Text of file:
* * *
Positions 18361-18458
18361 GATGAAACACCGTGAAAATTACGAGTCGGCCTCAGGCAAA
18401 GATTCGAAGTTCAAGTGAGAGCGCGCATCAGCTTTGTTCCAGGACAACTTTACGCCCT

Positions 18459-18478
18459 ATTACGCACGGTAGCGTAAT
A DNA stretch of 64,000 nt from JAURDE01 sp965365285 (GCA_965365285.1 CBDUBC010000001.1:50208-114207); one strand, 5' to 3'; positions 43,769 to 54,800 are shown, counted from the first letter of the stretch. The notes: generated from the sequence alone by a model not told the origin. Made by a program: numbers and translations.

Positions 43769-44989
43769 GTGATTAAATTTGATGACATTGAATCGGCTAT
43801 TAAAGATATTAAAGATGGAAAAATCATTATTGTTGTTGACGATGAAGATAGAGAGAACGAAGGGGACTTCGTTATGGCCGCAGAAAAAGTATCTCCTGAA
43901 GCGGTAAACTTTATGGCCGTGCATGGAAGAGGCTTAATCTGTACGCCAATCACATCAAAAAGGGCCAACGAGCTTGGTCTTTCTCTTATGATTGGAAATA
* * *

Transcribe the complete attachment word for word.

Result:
Positions 18361-18458
18361 GATGAAACACCGTGAAAATTACGAGTCGGCCTCAGGCAAA
18401 GATTCGAAGTTCAAGTGAGAGCGCGCATCAGCTTTGTTCCAGGACAACTTTACGCCCT

Positions 18459-18478
18459 ATTACGCACGGTAGCGTAAT
A DNA stretch of 64,000 nt from JAURDE01 sp965365285 (GCA_965365285.1 CBDUBC010000001.1:50208-114207); one strand, 5' to 3'; positions 43,769 to 54,800 are shown, counted from the first letter of the stretch. The notes: generated from the sequence alone by a model not told the origin. Made by a program: numbers and translations.

Positions 43769-44989
43769 GTGATTAAATTTGATGACATTGAATCGGCTAT
43801 TAAAGATATTAAAGATGGAAAAATCATTATTGTTGTTGACGATGAAGATAGAGAGAACGAAGGGGACTTCGTTATGGCCGCAGAAAAAGTATCTCCTGAA
43901 GCGGTAAACTTTATGGCCGTGCATGGAAGAGGCTTAATCTGTACGCCAATCACATCAAAAAGGGCCAACGAGCTTGGTCTTTCTCTTATGATTGGAAATA